The Antiproton Decelerator (AD) provides low-energy antiprotons mainly for studies of antimatter. Previously, “antiparticle factories” at CERN and elsewhere consisted of chains of accelerators, each performing one of the steps needed to provide antiparticles for experiments. Now the AD performs all the tasks alone, from making antiprotons to delivering them to the experiments.

The starting point is a beam of protons from the Proton Synchrotron (PS), which is fired into a block of metal. The energy from the collisions is enough to create a new proton-antiproton pair about once in every million collisions. The antiprotons produced travel at almost the speed of light and have too much energy to be useful for making antiatoms. They also have a range of energies and move randomly in all directions. The job of the AD is to tame these unruly particles into a useful low-energy beam.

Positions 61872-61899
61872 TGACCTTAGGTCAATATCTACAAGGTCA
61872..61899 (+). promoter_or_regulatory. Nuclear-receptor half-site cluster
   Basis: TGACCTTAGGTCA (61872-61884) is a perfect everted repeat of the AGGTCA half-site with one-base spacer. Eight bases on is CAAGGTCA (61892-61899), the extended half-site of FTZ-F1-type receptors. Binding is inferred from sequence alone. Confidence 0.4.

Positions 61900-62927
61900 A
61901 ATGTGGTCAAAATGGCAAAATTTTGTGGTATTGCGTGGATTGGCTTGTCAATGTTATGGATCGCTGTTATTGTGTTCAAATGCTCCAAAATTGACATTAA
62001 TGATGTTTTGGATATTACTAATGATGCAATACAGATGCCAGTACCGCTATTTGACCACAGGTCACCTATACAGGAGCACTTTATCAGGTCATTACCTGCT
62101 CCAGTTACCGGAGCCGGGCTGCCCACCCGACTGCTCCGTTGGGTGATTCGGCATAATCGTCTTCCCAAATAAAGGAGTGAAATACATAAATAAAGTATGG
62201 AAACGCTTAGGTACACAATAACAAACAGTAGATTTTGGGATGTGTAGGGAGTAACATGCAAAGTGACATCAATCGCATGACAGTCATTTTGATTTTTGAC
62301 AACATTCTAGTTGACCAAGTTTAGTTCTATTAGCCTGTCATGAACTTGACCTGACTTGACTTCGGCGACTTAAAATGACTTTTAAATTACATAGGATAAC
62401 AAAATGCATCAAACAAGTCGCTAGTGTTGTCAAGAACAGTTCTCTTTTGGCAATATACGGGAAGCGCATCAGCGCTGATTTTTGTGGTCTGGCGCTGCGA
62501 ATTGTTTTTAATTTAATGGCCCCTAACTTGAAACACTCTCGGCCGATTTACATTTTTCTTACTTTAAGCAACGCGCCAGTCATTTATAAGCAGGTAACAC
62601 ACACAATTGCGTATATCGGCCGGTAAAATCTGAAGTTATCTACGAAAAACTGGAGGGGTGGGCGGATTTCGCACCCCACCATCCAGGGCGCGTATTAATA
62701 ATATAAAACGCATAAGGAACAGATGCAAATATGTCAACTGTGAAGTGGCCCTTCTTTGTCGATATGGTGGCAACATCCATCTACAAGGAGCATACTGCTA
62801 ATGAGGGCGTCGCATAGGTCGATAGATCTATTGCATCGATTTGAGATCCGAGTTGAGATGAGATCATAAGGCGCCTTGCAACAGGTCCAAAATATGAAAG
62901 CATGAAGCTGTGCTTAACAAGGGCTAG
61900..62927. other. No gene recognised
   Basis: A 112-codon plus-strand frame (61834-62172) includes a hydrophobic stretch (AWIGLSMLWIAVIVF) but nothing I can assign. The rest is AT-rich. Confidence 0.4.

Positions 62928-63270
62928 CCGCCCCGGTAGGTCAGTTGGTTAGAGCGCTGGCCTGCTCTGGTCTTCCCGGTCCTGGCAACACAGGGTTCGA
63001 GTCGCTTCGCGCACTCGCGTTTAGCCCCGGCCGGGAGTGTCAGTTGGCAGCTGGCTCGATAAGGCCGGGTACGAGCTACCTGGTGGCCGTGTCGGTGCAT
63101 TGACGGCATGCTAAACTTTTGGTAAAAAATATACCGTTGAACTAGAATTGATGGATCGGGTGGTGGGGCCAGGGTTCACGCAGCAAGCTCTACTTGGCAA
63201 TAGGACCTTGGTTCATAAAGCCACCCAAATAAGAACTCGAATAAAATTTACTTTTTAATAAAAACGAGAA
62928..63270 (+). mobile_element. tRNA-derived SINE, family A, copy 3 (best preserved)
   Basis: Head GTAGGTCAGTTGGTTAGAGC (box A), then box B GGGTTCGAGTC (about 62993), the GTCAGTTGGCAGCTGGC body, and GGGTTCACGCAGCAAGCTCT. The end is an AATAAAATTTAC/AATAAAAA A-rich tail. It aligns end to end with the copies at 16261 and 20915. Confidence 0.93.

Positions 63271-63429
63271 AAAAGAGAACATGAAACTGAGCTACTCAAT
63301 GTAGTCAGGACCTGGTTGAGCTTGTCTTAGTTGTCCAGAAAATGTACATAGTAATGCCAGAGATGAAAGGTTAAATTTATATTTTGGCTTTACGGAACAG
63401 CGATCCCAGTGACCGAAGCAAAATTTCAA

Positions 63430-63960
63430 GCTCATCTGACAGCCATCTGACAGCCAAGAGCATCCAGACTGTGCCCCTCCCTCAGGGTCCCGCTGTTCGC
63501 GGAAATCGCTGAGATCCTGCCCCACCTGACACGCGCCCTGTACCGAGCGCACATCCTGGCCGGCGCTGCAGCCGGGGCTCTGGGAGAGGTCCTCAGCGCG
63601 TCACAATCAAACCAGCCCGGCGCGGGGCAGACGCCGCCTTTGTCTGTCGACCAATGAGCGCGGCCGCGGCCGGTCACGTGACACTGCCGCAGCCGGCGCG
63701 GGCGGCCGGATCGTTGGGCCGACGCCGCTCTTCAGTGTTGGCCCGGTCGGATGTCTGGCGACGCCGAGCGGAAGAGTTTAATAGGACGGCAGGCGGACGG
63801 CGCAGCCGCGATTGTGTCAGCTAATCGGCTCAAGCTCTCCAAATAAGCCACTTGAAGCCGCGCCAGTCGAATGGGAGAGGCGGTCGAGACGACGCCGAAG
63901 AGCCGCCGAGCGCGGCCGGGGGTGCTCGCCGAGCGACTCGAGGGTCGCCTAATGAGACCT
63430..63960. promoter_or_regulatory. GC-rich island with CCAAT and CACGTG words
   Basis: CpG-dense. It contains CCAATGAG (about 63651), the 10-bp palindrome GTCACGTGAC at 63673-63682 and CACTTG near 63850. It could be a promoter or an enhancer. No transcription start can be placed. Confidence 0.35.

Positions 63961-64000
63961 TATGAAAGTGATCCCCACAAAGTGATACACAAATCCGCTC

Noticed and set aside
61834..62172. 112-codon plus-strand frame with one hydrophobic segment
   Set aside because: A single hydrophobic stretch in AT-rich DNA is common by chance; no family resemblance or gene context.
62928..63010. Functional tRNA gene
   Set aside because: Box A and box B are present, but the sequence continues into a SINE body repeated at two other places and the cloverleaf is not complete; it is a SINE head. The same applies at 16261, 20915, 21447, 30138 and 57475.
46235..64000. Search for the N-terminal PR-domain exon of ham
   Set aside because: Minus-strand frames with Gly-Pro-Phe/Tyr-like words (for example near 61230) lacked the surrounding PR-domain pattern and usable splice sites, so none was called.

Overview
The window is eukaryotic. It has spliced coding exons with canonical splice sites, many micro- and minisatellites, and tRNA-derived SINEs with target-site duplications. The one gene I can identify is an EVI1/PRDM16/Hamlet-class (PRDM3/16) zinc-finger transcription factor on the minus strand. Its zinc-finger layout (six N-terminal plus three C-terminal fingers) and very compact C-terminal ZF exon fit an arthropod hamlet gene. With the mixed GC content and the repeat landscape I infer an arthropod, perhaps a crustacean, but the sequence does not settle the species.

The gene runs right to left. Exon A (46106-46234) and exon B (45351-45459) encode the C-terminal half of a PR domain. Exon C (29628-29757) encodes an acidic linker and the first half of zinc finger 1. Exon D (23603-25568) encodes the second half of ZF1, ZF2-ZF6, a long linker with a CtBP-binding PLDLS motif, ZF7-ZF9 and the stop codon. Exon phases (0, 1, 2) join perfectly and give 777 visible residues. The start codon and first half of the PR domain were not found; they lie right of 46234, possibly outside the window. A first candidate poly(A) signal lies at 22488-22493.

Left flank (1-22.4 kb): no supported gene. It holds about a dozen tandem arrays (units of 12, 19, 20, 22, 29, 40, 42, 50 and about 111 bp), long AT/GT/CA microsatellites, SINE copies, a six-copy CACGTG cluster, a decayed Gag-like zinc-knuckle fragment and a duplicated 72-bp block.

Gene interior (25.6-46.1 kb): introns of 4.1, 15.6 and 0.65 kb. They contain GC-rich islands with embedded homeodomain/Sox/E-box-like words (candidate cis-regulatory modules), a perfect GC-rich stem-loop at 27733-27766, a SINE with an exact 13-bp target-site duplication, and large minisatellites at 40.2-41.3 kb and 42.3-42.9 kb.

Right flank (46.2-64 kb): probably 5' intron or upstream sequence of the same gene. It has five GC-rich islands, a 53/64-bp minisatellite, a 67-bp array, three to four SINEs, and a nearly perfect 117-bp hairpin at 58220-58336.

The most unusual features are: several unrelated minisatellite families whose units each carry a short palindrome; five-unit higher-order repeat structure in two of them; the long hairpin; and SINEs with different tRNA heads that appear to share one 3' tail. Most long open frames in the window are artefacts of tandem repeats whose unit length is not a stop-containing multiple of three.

A ring of bending and focusing magnets keeps the antiprotons on the same track, while strong electric fields slow them down. Passing the antiprotons through clouds of electrons – a technique known as “cooling” – reduces the sideways motion and the spread in energies. Finally, when the antiprotons have slowed down to about 10% of the speed of light, they are ready to be ejected. One “deceleration cycle” is over: it has lasted about one minute.

In 2002 the AD made headlines around the world when the ATHENA and ATRAP experiments successfully made large numbers of antiatoms for the first time. Currently it serves four experiments that are studying antimatter: AEGIS, ALPHA, ASACUSA and ATRAP. The ACE experiment also uses antiprotons, to assess their suitability for cancer therapy.